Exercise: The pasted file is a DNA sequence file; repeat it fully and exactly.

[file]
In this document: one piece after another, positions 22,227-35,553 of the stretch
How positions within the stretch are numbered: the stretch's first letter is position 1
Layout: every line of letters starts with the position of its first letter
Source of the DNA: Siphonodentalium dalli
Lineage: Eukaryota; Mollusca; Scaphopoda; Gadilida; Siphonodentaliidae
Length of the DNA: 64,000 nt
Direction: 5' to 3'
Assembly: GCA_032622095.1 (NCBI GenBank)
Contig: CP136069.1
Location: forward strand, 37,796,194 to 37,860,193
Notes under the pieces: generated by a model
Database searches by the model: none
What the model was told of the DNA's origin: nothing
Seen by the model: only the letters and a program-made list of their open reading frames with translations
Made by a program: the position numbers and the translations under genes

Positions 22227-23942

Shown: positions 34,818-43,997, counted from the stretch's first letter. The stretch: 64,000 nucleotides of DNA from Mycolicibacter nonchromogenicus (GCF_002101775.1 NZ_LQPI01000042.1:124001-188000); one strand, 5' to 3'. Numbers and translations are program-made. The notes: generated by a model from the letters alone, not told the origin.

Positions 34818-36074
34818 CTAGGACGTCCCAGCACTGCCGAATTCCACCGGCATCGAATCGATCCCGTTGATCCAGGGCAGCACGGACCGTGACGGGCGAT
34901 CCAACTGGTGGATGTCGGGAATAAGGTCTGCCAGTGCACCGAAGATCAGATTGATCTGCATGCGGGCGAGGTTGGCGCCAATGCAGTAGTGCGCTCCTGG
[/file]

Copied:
In this document: one piece after another, positions 22,227-35,553 of the stretch
How positions within the stretch are numbered: the stretch's first letter is position 1
Layout: every line of letters starts with the position of its first letter
Source of the DNA: Siphonodentalium dalli
Lineage: Eukaryota; Mollusca; Scaphopoda; Gadilida; Siphonodentaliidae
Length of the DNA: 64,000 nt
Direction: 5' to 3'
Assembly: GCA_032622095.1 (NCBI GenBank)
Contig: CP136069.1
Location: forward strand, 37,796,194 to 37,860,193
Notes under the pieces: generated by a model
Database searches by the model: none
What the model was told of the DNA's origin: nothing
Seen by the model: only the letters and a program-made list of their open reading frames with translations
Made by a program: the position numbers and the translations under genes

Positions 22227-23942

Shown: positions 34,818-43,997, counted from the stretch's first letter. The stretch: 64,000 nucleotides of DNA from Mycolicibacter nonchromogenicus (GCF_002101775.1 NZ_LQPI01000042.1:124001-188000); one strand, 5' to 3'. Numbers and translations are program-made. The notes: generated by a model from the letters alone, not told the origin.

Positions 34818-36074
34818 CTAGGACGTCCCAGCACTGCCGAATTCCACCGGCATCGAATCGATCCCGTTGATCCAGGGCAGCACGGACCGTGACGGGCGAT
34901 CCAACTGGTGGATGTCGGGAATAAGGTCTGCCAGTGCACCGAAGATCAGATTGATCTGCATGCGGGCGAGGTTGGCGCCAATGCAGTAGTGCGCTCCTGG